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Sophie's World by Jostein Gaarder

Sophie's World (original 1991; edition 1995)

by Jostein Gaarder

MembersReviewsPopularityAverage ratingMentions
12,880189178 (3.77)125
Title:Sophie's World
Authors:Jostein Gaarder
Info:Phoenix House (an Imprint of Orion Books Ltd.) (1995), Edition: Reprint, Hardcover
Collections:other novels

Work details

Sophie's World by Jostein Gaarder (1991)

  1. 50
    The Solitaire Mystery by Jostein Gaarder (Percevan)
  2. 31
    The Shadow of the Wind by Carlos Ruiz Zafón (missmaddie)
    missmaddie: As the main characters develop, they also uncover fascinating mysteries with philosophical/psychological significance. Very intellectual reads with twisted, intense plots!
  3. 00
    The Amnesiac by Sam Taylor (GirlMisanthrope)
  4. 11
    Ishmael by Daniel Quinn (weeksj10)
    weeksj10: Their both lecture style novels which use fiction to present a variety of different thoughts and philosophies.
  5. 02
    Det store eventyret om virkeligheten : en fantastisk fortelling om den nye fysikken by Jack Falao (Percevan)
  6. 03
    Sorcery and Cecelia or The Enchanted Chocolate Pot by Patricia C. Wrede (missmaddie)
    missmaddie: Both books contain letter correspondence, and they also both have supernatural/fantasy elements. Likable girls as the main characters.

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» See also 125 mentions

English (140)  Spanish (14)  Dutch (10)  French (5)  German (4)  Swedish (3)  Finnish (3)  Norwegian (2)  Portuguese (2)  Portuguese (Portugal) (2)  Danish (1)  Italian (1)  Portuguese (Brazil) (1)  Catalan (1)  All languages (189)
Showing 1-5 of 140 (next | show all)
The content of this book is absolutely thrilling for me. However, the middle of the plot-line became, after about 100 pages or so, much too dense for my liking. I found myself very intrigued in the first 1/3 of the book, but my inspiration and excitement waned after I realized it might just be one long lecture on the history of philosophy after all. Still, the underlying story line of Sophie and the world in which she lives, not to mention the ending, are fun and enticing enough to keep reading. Worth the pages. ( )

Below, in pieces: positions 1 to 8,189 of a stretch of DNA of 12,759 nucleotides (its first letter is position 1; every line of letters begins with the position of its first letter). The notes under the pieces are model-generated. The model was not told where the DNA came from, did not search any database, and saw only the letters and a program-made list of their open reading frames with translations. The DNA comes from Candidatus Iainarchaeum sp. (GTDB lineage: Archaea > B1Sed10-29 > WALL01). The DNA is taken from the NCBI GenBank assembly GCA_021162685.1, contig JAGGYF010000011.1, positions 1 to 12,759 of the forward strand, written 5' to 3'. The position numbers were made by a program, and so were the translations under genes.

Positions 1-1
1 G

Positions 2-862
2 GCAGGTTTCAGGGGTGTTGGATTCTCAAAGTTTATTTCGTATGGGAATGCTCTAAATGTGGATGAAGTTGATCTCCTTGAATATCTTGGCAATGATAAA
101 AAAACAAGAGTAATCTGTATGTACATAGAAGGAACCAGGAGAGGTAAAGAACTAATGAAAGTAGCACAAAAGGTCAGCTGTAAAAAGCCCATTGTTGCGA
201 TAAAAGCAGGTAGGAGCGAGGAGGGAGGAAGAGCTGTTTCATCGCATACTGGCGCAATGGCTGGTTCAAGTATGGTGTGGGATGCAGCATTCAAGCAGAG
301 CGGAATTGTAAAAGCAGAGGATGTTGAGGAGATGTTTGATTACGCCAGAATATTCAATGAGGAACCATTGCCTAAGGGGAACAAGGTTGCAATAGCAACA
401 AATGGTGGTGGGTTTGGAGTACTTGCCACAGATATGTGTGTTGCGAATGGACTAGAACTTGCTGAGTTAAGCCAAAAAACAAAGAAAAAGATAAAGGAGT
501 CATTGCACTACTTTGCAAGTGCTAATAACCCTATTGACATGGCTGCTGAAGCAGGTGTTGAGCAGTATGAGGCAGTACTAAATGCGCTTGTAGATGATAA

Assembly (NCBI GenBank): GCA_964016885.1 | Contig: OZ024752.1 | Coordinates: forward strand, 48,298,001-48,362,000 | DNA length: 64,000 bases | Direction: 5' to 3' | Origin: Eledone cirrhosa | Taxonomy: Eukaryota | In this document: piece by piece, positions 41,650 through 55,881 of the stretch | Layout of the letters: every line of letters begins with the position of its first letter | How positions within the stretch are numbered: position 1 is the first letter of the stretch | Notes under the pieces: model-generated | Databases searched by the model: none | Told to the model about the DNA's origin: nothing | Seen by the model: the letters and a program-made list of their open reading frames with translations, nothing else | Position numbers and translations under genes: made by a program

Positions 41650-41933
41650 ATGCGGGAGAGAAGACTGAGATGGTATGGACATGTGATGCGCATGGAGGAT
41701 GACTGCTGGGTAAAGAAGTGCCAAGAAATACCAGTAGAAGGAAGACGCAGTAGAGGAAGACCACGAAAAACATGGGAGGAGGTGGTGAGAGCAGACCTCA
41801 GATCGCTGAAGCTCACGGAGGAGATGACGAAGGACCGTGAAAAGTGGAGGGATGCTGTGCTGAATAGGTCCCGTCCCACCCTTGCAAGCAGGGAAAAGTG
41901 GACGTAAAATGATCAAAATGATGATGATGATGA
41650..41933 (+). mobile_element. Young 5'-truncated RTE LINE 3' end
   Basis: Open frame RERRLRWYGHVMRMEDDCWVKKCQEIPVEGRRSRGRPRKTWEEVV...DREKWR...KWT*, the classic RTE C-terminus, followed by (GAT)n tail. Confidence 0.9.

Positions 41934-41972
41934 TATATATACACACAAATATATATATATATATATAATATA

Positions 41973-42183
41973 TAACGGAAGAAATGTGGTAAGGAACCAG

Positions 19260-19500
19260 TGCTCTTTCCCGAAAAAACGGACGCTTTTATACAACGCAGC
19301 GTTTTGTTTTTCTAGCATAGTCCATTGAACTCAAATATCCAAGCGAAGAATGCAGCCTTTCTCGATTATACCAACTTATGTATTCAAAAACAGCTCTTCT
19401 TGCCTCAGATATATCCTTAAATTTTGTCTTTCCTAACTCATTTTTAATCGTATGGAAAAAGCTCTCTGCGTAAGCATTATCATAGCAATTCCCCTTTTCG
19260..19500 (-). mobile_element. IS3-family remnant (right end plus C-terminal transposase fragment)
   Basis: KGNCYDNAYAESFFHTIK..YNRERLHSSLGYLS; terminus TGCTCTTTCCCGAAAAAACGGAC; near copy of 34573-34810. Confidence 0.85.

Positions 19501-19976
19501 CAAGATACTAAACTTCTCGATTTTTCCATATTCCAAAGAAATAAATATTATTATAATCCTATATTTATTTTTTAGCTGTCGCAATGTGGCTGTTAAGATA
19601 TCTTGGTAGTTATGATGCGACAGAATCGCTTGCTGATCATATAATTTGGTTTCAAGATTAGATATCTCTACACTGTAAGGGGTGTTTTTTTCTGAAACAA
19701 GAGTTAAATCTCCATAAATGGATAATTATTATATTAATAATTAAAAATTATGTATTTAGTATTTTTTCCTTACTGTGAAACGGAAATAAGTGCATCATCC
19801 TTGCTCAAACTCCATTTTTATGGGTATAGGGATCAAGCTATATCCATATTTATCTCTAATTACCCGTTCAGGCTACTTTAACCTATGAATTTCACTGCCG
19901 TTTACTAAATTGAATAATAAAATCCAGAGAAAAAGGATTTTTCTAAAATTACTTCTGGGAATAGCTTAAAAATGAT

ReverendMoon | Jan 26, 2015 |

This book is a summary of Western Philosophy starting at the Early Greek Philosophers (let's say Pre-Socrates) and ending with the modern philosophers. Luckily, this book reads mostly like a novel.

I really liked the beginning of the book. I happen to have had a class on Pre-Socratic philosophy, as part of my Greek lessons, and I think that after a year I got the vision of Heraklitus cum suis clear. So it was most interesting to read about it in this book.

In this part it still is a story you're reading.

After Socrates, Plato and Aristotle it's only a short way to 'modern' philosophy, starting at Descartes. (I also happen to have had a class on the 'philosophy and introduction of ethics' where the professor just couldn't shut up about Descartes, and after very few words on Kant and Nietzsche moved on to Freud, another person he really liked to talk about) But at some point during the (I think it's was the 19th century philosophers) I got lost. As the philosophy becomes weirder (as in like 'what if we're not real, but just live in the imagination of someone else'), the story also takes a turn down that path, and it turns barely understandable. The sense of reading a novel gets lost as well. It left me confused. (Though I really liked the first part) ( )